SMBs Increasingly the Target of Security Breaches

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The breadth and interest in cyber security threats continues to dominate the headlines. And, while those headlines tend to focus on the biggest and most malicious attacks, which typically hit large enterprises, the facts are that small to medium sized businesses (SMBs) have increasingly become targets. This increase, and the serious threats they represent to SMBs’ bottom lines, is highlighted in an interesting infographic from U.K. security employment firm Via Resource.  

Citing both a new U.K. government study that documents SMB vulnerability, and PWC's last Global Information Security Survey, the trend is alarming. Europe in particular has a growing problem. In fact, the PWC survey found that while 42 percent of North American organizations detected at least one security incident, Europe was considerably higher at 60 percent.

What is not surprising is that new threats are arising as a result of exploitation of the growing number of vulnerable vectors being produced by the proliferation of social networking usage and the bring your own device (BYOD) phenomenon. Via Resource says that, although larger organizations remain primary targets of bad actors, these organizations have the resources to protect themselves; SMBs do not and/or are not educated, and thus do not institute even simple best practices.

Sobering numbers on SMB vulnerability and some help in the U.K.

As Via Resource notes, “Attacks against small businesses have increased by 10 percent in the past year. The real eye-opener is that it is costing such entities up to 6 percent of their revenues. This is a huge number for small businesses, and it is observed that they could have protected themselves for far less.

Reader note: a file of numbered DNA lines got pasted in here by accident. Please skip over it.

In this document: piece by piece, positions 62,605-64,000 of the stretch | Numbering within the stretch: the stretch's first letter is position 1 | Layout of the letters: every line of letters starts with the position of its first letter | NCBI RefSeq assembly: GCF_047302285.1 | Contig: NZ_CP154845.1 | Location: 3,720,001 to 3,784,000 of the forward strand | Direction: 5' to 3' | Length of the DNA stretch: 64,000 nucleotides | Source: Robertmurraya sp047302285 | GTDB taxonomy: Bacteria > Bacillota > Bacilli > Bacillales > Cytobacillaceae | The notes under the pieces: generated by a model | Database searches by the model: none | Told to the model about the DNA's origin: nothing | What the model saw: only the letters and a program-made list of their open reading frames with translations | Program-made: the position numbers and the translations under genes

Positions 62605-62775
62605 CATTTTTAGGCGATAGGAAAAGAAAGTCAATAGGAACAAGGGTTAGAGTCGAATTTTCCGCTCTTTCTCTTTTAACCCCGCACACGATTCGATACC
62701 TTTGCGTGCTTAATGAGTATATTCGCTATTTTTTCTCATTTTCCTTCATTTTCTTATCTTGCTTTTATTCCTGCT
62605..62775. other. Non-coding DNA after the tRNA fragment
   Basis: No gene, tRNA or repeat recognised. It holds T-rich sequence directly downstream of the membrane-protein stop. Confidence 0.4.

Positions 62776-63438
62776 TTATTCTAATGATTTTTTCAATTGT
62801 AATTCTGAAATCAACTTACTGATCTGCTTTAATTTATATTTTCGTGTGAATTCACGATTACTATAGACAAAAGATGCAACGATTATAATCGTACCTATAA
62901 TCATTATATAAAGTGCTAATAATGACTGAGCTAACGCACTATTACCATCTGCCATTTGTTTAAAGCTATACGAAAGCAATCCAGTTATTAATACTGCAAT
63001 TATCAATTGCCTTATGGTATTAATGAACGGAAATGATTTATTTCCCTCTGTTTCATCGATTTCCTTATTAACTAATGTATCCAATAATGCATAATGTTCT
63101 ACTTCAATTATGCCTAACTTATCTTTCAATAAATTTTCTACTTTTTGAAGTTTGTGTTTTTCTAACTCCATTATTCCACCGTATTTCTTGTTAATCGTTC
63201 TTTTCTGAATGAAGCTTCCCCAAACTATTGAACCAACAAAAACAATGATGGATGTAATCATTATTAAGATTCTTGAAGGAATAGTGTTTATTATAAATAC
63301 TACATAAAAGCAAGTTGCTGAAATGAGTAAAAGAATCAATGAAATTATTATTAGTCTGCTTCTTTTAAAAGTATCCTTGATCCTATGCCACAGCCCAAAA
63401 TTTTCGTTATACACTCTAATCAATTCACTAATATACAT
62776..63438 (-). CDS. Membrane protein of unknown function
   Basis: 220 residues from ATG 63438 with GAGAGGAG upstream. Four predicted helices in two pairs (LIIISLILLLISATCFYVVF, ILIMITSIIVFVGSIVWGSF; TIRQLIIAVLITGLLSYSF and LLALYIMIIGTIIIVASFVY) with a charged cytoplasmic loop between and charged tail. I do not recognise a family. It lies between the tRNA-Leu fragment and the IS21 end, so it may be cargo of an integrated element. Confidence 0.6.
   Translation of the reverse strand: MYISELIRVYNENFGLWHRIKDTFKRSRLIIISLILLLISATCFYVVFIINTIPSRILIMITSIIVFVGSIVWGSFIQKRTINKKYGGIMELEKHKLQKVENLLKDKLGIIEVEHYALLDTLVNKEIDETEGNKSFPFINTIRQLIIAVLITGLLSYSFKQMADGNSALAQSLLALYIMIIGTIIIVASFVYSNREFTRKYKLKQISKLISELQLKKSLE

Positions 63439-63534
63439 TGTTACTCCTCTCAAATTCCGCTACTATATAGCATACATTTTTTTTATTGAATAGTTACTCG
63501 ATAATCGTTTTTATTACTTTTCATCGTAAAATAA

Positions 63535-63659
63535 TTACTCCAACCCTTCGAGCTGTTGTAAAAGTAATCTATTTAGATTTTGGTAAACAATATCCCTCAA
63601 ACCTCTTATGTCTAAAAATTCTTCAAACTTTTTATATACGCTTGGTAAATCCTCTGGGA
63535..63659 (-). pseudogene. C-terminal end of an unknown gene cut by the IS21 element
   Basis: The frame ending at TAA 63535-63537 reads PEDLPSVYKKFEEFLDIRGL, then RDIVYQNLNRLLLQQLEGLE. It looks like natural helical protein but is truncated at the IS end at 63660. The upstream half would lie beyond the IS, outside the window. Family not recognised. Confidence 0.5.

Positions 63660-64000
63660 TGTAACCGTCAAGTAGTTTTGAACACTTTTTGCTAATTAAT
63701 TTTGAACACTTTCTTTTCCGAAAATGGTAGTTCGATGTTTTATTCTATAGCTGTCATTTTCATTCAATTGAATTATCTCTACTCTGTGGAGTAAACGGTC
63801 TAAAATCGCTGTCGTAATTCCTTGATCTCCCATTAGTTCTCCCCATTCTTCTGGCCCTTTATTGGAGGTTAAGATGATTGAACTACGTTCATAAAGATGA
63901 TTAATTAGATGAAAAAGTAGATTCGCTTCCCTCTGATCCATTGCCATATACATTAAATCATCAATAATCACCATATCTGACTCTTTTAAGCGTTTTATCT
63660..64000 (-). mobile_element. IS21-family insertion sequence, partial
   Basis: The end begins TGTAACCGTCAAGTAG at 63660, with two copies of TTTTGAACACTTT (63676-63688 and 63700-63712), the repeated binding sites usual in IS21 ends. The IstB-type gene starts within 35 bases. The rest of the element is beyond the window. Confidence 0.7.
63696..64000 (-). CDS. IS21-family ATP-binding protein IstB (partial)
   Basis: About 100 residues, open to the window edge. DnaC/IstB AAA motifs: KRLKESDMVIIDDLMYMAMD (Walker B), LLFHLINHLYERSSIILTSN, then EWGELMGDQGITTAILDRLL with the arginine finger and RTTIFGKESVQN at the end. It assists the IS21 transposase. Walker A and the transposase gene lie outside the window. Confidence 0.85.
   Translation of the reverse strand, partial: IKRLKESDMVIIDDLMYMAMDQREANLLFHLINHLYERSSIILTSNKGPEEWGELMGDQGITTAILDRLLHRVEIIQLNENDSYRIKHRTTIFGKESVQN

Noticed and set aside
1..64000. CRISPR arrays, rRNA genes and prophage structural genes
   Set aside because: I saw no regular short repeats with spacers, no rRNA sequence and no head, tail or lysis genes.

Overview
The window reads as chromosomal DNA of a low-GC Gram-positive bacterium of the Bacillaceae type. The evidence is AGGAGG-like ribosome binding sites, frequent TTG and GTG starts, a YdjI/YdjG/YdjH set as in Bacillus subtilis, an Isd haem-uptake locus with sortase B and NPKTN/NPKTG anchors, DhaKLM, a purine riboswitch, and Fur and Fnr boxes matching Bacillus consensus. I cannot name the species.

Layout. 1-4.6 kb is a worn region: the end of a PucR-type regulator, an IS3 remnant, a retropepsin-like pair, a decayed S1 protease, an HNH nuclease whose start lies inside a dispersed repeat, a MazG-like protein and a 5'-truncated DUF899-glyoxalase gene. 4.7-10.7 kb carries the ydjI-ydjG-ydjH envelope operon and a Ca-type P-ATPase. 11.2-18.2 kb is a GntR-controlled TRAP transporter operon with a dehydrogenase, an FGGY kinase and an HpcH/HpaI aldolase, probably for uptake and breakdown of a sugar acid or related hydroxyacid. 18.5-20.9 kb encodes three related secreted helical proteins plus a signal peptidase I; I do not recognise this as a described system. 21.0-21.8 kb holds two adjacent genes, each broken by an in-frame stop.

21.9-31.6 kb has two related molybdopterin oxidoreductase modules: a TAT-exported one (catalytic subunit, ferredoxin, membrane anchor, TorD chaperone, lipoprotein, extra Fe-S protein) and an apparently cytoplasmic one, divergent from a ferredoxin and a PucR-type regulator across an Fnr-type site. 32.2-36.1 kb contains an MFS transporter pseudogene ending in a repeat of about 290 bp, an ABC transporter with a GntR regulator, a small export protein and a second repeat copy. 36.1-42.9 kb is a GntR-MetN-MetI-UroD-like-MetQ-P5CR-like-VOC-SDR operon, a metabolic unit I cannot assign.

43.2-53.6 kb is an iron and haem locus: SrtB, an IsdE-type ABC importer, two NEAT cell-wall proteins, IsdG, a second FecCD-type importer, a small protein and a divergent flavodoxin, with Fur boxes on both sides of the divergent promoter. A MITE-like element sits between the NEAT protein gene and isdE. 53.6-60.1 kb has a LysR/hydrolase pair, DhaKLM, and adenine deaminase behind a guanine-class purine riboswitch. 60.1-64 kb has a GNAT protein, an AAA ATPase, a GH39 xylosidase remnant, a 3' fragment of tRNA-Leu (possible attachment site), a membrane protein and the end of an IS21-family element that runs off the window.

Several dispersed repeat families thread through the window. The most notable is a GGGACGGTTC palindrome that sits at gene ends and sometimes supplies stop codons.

This is a case where a picture tells the story. As the infographic illustrates, it is possible to calculate the costs of a typical information security data breach and the costs are high.

Information Security Breaches 2013
Infographic by Via Resource

The overall picture is not a pretty one, but this is particularly true for SMBs. In fact, in a bid to boost the U.K.’s cyber security, the government's Technology Strategy Board has offered SMBs the chance to bid for up to £5,000 (roughly $7,800) in Innovation Vouchers to improve their IT security with outside expertise. Not surprisingly, the recruitment company says that the needs of SMBs for outside help on cyber security issues will create a significant need for skilled workers.

Given the intense focus on cyber threats in the U.S., it will be interesting to see if similar initiatives to the one in the U.K. are attempted. As the Via Resources stated, the cost of protection is less than that of cleaning up after an attack, and SMBs need both education and access to the best practices and people.




Edited by Alisen Downey
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